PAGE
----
Family law is a sensitive topic, which usually needs a lot of attention to detail. Separation or divorce can take a toll on anyone, as managing emotional, financial, and legal changes represent the leading cause of health imbalances.
Still, the most valuable thing you can do in this hard time of your life is to get access to reliable and useful information. This article discusses up closely the types of problems family law deals with. But first, let’s clarify the distinction between married and unmarried couples.
Marriage vs. Common-Law Relationship
So, to understand your rights and responsibilities, we should start by defining these two concepts. A spouse is an individual in either a married or common-law relationship. And a couple is in a common-law relationship if they are not married and still lived together for two years and more.
For both the marriage and common-law relationship, the end of it brings specific legal rights and obligations. Still, the distinction between being married and being in a common-law relationship is that married individuals are obliged by law to request a divorce if they aim to end their relationship. Also, separating couples can appeal to the Family Law Act, and the married couples can use the Family Law Act or the Divorce Act.
Family Law, Separating Couples and Legal Amenities:
Family law can help those ending a relationship discover the proper approaches to taking care of a child. As a parent, you are the sole responsible for your child, which is why the court will issue arrangements on this topic. Mainly, the purpose is to achieve shared custody so that the child will benefit from the presence of both parents. Yet the core issue discussed in court with the help of family law is the living agreement for the child.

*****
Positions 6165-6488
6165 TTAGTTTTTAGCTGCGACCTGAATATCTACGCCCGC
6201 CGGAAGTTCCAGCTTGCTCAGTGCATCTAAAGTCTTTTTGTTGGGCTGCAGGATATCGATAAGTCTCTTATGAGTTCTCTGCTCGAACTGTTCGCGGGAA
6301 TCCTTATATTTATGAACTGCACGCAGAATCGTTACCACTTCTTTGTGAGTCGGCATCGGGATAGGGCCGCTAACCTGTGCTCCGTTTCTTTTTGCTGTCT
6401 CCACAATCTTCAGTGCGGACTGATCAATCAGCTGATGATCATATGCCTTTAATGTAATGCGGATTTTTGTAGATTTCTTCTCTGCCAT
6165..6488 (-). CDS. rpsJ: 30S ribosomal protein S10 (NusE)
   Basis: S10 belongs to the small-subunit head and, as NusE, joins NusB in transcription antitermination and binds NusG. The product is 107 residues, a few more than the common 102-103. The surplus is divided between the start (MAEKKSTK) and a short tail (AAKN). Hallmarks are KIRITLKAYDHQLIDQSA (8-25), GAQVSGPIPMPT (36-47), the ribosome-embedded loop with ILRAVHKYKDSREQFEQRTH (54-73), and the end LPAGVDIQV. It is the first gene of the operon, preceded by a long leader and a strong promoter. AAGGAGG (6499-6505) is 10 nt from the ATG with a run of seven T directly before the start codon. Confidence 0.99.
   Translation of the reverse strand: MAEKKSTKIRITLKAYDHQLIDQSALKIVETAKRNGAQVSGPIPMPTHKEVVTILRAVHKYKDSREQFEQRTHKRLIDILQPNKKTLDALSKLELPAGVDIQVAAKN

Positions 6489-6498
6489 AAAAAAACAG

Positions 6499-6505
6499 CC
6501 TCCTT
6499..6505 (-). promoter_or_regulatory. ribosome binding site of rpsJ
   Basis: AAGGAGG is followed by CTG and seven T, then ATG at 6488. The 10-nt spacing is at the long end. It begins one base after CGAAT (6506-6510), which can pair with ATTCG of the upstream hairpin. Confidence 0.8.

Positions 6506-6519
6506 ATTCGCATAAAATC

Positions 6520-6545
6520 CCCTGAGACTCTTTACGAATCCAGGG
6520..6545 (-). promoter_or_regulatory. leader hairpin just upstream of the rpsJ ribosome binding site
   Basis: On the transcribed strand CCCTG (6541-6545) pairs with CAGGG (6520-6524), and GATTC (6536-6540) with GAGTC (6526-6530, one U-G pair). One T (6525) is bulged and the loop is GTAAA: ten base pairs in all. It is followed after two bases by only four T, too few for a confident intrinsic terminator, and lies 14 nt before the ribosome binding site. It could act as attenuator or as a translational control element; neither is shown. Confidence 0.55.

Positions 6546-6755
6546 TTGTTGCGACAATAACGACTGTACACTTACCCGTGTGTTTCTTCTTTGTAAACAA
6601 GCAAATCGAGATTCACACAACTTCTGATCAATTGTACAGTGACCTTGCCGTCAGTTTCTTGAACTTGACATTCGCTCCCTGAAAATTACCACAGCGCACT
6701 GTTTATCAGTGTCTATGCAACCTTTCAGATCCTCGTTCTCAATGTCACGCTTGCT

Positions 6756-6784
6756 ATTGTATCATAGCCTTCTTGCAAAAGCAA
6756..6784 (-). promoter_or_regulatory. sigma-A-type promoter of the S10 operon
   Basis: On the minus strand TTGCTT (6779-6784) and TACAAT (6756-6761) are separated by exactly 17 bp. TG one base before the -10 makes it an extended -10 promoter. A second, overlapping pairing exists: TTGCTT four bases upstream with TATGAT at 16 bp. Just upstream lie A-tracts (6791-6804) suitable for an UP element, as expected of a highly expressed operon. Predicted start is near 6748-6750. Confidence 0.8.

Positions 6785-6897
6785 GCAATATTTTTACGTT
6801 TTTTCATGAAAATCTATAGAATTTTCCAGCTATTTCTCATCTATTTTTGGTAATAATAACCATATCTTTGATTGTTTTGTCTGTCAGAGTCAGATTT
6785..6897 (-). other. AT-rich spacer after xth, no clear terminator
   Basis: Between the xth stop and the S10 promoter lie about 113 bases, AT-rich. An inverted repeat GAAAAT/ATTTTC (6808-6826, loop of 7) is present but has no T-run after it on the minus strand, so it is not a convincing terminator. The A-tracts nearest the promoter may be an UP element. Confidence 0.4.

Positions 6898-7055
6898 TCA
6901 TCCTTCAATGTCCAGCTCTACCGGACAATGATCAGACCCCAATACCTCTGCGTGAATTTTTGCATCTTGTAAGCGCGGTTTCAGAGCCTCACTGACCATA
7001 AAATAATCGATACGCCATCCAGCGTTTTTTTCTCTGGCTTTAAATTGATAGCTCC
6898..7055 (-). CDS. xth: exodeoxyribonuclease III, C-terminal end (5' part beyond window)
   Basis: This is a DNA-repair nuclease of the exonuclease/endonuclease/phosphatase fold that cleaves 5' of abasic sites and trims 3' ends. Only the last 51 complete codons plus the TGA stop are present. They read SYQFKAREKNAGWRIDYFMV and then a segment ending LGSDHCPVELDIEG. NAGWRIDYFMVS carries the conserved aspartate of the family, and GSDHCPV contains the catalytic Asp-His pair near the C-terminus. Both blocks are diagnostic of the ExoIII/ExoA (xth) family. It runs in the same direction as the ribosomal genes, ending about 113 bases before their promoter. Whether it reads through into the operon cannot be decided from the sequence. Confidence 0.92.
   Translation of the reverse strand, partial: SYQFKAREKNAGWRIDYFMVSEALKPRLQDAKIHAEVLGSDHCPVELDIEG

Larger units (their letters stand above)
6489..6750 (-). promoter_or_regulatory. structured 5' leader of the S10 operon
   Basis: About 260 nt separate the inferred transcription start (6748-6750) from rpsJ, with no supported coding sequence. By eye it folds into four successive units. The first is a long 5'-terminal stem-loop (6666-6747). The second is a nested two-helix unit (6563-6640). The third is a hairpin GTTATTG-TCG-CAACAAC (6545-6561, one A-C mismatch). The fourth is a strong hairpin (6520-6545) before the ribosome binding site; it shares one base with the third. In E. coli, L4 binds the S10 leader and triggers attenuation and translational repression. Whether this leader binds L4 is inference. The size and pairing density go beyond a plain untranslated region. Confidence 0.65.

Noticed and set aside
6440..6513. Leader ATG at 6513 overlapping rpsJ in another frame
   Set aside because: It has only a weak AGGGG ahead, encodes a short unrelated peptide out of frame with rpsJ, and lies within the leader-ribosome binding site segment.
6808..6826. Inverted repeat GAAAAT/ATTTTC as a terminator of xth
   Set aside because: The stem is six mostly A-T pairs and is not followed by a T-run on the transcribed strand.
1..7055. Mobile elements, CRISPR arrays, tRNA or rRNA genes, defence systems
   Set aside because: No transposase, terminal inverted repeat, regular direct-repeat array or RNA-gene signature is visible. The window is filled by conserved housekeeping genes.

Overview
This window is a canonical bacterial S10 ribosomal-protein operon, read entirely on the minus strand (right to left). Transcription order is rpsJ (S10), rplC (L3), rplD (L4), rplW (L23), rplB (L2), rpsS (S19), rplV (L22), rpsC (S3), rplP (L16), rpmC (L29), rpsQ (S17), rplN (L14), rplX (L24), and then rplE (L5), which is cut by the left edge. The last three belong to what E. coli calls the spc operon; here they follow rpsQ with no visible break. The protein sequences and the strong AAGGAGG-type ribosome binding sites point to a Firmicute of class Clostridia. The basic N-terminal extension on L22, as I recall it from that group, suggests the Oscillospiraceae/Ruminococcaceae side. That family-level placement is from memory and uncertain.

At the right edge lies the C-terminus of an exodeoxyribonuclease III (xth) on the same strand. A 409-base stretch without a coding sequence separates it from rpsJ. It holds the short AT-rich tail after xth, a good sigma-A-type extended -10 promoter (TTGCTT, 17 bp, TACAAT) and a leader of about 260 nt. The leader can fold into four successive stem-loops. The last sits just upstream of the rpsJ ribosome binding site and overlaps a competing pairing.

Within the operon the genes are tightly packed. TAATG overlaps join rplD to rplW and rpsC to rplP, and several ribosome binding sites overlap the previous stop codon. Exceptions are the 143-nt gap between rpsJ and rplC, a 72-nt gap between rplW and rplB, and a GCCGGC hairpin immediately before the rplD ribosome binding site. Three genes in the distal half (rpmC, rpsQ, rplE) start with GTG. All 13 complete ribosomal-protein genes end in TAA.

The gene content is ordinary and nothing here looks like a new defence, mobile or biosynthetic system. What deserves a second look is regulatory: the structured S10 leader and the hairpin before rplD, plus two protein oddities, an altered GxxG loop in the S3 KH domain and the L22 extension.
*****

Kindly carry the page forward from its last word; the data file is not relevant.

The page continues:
The Canadian family law indicates there is a legal obligation for separating parents to tend to their child’s needs jointly. The outlay of child support is set based on custody, the number of kids, the area where they will live, and overall income. Hence, family law indicates that there are two types of custody. Sole custody refers to the situation in which a child is more than 60% of the time with one parent than another throughout a year. Shared custody is when a child spends around 40% of his time with each parent throughout the year.
This concept in family law refers to a sum paid by one of the spouses to the other. Yet this is not a right you will receive by default, as you will have to submit proof of financial distress caused by the end of the relationship. Of course, the court might grant spousal support faster if this was a long-term relationship, or if there was a notable difference in income between spouses.
The legal background for property division in family law is that each good obtained during the relationship is subject to a 50-50 split ratio. As such, it is cataloged as family property, and the separation agreement will include a clear indication of how you will manage such goods.